Monie echoed Robin’s sentiments stating, “Today was really a huge boost for everybody. I think that’s the most artists that we’ve ever had, and it was a joy to see them jump right in rather than be hesitant. They all did a great job and we got the most done today than we have in the previous sessions.”
In the coming weeks, as the residents put their finishing touches on the mural, the group will also discuss where they would like to see their work displayed. They already have a few places in mind including the Tulalip Administration Building, the tribal courthouse and the Tulalip Health Clinic. Once the four-paneled canvas is completely painted, Monie will varnish the mural before it is made available to the public, in order to protect the hard work of all the Healing Lodge residents.
“I feel really proud,” said Monie. “For this to be their idea of what thriving looks like and can feel like, I’m excited to see it complete. I’m also excited that the mural will go out into our community and hopefully will inspire others. This is a piece of artwork that can help our people heal. People will look at this and not only see a beautiful mural, but feel the energy of it, feel the love that went into it and feel it’s healing presence.”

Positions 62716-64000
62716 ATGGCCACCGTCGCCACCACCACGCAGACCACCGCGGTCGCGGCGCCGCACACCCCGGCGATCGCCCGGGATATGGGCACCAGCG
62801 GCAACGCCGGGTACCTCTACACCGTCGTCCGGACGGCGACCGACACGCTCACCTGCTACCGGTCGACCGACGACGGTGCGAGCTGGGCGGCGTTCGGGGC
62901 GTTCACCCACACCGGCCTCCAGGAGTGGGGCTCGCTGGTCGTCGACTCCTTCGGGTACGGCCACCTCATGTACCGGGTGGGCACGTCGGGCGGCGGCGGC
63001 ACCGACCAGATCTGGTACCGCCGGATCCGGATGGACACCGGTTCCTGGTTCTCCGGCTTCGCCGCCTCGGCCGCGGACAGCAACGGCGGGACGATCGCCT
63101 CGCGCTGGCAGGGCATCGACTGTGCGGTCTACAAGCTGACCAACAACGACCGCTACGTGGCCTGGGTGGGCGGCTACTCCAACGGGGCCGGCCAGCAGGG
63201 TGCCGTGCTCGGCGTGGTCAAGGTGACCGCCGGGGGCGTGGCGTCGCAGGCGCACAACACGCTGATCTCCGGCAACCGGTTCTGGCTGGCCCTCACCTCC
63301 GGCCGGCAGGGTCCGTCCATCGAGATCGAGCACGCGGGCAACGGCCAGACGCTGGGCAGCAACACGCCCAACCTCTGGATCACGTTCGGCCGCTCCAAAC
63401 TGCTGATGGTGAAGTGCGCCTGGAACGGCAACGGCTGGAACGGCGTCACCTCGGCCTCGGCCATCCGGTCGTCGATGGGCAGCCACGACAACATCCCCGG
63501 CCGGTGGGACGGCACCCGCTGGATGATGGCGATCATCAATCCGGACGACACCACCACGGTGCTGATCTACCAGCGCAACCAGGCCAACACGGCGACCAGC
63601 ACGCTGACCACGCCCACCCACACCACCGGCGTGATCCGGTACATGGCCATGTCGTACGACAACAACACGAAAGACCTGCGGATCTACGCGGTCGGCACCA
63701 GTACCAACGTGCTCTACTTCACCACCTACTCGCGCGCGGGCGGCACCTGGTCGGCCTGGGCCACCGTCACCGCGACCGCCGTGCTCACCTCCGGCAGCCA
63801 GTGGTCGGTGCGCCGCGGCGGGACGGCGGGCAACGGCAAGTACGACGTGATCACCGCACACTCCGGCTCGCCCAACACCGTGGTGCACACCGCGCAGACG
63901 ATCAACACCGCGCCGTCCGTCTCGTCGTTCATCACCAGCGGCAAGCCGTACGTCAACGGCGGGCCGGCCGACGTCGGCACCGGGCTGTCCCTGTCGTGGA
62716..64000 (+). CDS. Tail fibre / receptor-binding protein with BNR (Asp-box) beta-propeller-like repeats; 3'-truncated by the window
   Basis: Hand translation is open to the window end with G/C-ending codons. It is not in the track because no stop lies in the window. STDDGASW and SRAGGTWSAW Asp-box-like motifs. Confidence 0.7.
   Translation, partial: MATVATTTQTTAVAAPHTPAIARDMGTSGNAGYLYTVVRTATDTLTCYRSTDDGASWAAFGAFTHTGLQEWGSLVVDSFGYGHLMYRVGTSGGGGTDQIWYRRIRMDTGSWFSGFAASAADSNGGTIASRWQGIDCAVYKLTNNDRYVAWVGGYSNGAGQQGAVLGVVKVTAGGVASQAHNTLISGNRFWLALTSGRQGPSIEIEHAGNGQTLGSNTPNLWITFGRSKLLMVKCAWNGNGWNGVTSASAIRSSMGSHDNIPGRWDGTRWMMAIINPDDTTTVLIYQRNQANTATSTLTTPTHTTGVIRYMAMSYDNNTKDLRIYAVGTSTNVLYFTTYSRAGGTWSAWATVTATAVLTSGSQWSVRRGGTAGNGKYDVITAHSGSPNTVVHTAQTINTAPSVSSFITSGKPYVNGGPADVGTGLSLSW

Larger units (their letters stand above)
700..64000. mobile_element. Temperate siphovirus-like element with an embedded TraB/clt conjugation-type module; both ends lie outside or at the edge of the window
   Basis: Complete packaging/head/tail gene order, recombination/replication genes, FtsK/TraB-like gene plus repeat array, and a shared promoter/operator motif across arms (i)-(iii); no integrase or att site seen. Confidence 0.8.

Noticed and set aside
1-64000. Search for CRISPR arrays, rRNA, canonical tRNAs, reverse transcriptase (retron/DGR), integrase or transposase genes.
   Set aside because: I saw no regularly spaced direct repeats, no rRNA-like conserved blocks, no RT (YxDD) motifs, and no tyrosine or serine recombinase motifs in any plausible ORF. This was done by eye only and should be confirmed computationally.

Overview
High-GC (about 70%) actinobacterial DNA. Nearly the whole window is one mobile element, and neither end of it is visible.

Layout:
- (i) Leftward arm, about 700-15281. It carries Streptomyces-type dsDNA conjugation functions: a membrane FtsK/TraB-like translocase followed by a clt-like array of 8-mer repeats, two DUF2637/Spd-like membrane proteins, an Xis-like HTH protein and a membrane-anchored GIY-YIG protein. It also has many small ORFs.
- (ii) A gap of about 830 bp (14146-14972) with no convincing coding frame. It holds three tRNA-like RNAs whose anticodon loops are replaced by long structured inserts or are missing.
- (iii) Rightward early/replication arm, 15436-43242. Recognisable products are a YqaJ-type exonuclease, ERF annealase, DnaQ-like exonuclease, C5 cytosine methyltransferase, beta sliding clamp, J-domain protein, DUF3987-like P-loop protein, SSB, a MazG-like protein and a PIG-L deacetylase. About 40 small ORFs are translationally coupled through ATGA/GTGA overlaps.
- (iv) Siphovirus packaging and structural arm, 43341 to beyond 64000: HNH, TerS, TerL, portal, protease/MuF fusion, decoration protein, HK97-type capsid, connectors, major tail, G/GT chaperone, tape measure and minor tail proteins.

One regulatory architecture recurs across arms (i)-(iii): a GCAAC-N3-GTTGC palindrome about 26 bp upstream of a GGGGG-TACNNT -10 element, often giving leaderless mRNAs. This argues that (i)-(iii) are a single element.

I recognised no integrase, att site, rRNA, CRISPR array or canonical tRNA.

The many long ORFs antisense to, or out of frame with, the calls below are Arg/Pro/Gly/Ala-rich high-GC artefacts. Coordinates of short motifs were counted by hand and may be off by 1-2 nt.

Though the artists are excited to wrap-up the project, several people shared that they are happy to have at least a few more painting sessions left, so they can continue to express their creative energy while sharing good times with Monie and Robin, as well as with each other.
“It’s soothing to my soul,” expressed Tulalip Healing Lodge resident and tribal artist, Jeanie Skerbeck. “Art keeps our minds occupied with good and positive thoughts, there’s no negativity in painting. I’m glad to be a part of this because every time I come here, I leave with a positive attitude.”
Tulalip News will keep you updated as the Healing Lodge artists complete the mural and take the art project out on the road. For further information about the Healing Lodge, please visit https://www.tulaliphealthsystem.com/BehavioralHealth/HealingLodge